Last Night: The Gershwins' Porgy and Bess at War Memorial Opera House
|Eric Owens (Porgy) and Laquita Mitchell (Bess)|
On the BART ride home after San Francisco Opera's Sunday evening performance of George and Ira Gershwin's Porgy and Bess, I overheard a woman discussing the show with a seatmate who'd apparently just come from Wicked. She declared it "the best opera I've ever seen," largely because she deemed it suitable for "people who don't really like opera that much." Which, I'd imagine, is sort of a mixed bag of a reaction if you work in outreach for SFO. While I'm not sure I can agree with the first part of the woman's claim, the second part is central to understanding the production's appeal.
You've heard of theater of the absurd? Porgy and Bess may well be called something like "opera of the quotidian," featuring musical idioms borrowed from jazz, blues, and pop instead of a traditional classical score; minor characters such as "Crab Man" and "Strawberry Woman" rather than the hangers-on of the nobility; South Carolina's fictitious "Catfish Row" instead of a glamorous European locale; and not least, a libretto in English rather than in Italian, French, or German. Indeed, the production can at times seem like more of a musical than an opera (though Porgy and Bess: The Musical closed after a brief, ill-fated run in London in 2006). And it wasn't until the late 1970s, following a groundbreaking production by the Houston Grand Opera, that the work became a widely accepted part of the operatic canon.
|Chauncey Packer (Sportin' Life)|
What the show does best, though -- and what truly sets it apart from most other operas -- is its capacity for painting a picture of a whole community, instead of focusing on select members of a usually aristocratic or artistic set. In a way, this sense of community is both affirming and destructive. While the characters draw a measure of strength from their surroundings and from each other, a grim sense of socioeconomic determinism similar to that found in such African-American novels as Ann Petrie's The Street or Nella Larsen's Quicksand pervades Catfish Row. This may be Porgy's most radical departure from operatic stereotypes, as well as the source of some of its popular appeal -- in a genre that glorifies the prima donna and various notions of the heroic and the individualistic, the Gershwins' work brings home the fact that, for most of us, it ain't necessarily so.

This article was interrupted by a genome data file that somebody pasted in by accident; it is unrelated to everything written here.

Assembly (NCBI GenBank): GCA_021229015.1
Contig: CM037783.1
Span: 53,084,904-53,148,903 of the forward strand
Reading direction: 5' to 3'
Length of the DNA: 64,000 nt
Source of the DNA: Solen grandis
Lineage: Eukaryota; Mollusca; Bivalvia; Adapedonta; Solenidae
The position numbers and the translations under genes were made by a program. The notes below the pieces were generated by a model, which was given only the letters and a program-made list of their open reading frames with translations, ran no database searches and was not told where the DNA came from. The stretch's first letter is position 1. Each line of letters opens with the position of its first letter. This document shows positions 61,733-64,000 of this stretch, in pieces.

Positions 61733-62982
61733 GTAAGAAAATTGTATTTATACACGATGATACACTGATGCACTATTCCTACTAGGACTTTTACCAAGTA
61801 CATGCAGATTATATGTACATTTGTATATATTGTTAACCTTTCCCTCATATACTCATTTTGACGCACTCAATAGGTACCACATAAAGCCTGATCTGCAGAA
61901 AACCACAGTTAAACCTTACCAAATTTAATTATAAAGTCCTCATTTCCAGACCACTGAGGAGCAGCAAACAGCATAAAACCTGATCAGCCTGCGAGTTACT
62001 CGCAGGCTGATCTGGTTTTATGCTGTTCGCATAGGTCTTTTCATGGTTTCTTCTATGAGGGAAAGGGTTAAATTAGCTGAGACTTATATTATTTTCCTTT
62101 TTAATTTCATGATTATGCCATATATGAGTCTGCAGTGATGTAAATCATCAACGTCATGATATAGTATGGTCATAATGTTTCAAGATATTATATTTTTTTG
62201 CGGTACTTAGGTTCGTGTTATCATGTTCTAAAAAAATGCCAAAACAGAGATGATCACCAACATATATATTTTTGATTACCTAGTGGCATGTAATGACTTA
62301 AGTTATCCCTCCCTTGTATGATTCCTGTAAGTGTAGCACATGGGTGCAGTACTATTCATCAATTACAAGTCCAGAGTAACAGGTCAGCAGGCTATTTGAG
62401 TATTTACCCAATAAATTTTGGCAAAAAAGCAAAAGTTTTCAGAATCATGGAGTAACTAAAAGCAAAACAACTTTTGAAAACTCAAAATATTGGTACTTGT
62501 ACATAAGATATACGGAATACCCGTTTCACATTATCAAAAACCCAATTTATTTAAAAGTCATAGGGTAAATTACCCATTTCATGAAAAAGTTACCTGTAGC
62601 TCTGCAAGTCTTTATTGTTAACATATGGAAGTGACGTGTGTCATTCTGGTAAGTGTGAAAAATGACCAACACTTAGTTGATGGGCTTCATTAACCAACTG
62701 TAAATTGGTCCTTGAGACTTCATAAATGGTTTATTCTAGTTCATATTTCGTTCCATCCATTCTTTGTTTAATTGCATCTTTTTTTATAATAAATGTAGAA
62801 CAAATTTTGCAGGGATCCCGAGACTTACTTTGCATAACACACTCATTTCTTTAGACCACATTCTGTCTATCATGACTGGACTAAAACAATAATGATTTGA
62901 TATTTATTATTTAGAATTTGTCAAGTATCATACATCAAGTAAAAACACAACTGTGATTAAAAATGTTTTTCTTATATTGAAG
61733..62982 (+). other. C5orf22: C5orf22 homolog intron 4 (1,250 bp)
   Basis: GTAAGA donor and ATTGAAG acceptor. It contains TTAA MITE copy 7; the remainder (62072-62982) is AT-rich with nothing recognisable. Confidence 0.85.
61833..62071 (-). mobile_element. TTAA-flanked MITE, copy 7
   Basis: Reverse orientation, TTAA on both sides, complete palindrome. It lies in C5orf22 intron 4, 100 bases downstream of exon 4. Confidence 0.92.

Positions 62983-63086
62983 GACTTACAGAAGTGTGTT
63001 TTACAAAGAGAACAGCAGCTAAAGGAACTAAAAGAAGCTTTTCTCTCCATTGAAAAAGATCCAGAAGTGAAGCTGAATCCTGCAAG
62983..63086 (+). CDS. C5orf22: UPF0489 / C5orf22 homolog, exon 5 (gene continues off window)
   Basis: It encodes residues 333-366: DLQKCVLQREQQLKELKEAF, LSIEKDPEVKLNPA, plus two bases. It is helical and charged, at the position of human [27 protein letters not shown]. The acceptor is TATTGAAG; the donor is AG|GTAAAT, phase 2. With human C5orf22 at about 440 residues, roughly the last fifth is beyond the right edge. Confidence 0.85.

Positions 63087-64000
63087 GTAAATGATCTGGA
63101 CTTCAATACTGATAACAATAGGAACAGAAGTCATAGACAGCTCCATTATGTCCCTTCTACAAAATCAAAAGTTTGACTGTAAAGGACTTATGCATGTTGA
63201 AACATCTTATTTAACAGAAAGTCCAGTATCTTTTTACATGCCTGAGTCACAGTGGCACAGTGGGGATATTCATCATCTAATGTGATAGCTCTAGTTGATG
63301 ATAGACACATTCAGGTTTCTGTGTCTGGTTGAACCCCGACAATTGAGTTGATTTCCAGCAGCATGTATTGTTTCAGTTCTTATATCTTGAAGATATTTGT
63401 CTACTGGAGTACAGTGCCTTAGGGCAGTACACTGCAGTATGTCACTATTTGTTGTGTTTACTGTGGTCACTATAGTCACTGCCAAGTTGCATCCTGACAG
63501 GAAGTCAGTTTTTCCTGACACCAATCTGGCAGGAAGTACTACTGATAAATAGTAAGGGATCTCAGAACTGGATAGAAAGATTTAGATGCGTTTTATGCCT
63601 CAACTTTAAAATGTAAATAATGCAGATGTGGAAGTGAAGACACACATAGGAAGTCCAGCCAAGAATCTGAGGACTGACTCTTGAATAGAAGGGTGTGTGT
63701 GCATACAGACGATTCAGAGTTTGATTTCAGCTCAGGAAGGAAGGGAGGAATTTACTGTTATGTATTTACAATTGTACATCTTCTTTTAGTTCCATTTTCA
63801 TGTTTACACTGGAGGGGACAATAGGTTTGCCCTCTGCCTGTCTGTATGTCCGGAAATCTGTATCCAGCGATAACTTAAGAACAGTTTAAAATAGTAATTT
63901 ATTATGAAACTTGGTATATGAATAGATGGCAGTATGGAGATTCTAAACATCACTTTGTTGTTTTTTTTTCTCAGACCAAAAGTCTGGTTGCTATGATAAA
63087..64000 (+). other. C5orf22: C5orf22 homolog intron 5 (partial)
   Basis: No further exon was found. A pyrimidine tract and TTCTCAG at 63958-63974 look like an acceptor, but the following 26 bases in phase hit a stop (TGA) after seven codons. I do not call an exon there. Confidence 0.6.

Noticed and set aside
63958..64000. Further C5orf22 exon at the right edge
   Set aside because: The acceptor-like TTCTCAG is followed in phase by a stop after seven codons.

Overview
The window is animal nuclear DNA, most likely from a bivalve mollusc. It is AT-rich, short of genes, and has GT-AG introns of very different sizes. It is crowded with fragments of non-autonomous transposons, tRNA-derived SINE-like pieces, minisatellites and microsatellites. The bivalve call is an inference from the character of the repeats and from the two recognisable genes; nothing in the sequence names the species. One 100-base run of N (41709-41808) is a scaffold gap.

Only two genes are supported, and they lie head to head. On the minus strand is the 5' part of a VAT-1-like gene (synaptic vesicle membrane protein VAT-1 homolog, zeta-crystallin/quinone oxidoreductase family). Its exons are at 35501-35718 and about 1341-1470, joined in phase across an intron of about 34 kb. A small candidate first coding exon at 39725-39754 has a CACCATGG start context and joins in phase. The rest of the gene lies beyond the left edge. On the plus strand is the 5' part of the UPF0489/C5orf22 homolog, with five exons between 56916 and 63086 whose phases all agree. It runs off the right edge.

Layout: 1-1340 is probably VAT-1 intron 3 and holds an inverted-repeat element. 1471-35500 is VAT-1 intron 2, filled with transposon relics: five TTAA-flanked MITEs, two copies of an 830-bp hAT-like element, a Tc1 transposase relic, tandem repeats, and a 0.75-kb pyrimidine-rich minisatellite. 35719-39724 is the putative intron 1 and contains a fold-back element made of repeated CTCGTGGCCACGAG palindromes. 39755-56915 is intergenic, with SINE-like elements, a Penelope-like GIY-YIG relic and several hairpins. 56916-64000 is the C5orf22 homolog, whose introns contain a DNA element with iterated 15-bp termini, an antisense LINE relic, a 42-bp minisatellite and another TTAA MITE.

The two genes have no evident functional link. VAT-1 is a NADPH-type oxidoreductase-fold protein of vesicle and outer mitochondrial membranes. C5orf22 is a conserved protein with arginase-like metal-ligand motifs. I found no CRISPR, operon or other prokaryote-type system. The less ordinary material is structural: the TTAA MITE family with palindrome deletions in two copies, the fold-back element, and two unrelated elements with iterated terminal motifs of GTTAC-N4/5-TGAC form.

|Laquita Mitchell (Bess) and Lester Lynch (Crown)|
Personal bias: Since Porgy falls into the category of "opera for people who don't usually go to the opera," I will devote this space to a brief overview of opera etiquette. First, it is excessive to clap after every aria. Second, it is rude to flee as soon as the final curtain falls -- this would be your opportunity to applaud. Third, it is exceedingly rude to barge through a partially occupied row of seats to get to the exit at intermission, particularly if 30 other people then follow your lead. The fact that I'd rather stay in my seat during the interval does not give you the right to use me as a doormat, unless something akin to the 1903 fire at Chicago's Iroquois Theater is going down.
Random detail: In 2001, Porgy and Bess was named the official state opera of South Carolina. (California has no such designated production -- though Puccini's The Girl of the Golden West comes to mind as a possibility -- but we did find the time to dub square dancing our state folk dance.)
By the way: All four remaining performances are sold out; call 864-3330 for updated availability. Sung in English, with supertitles.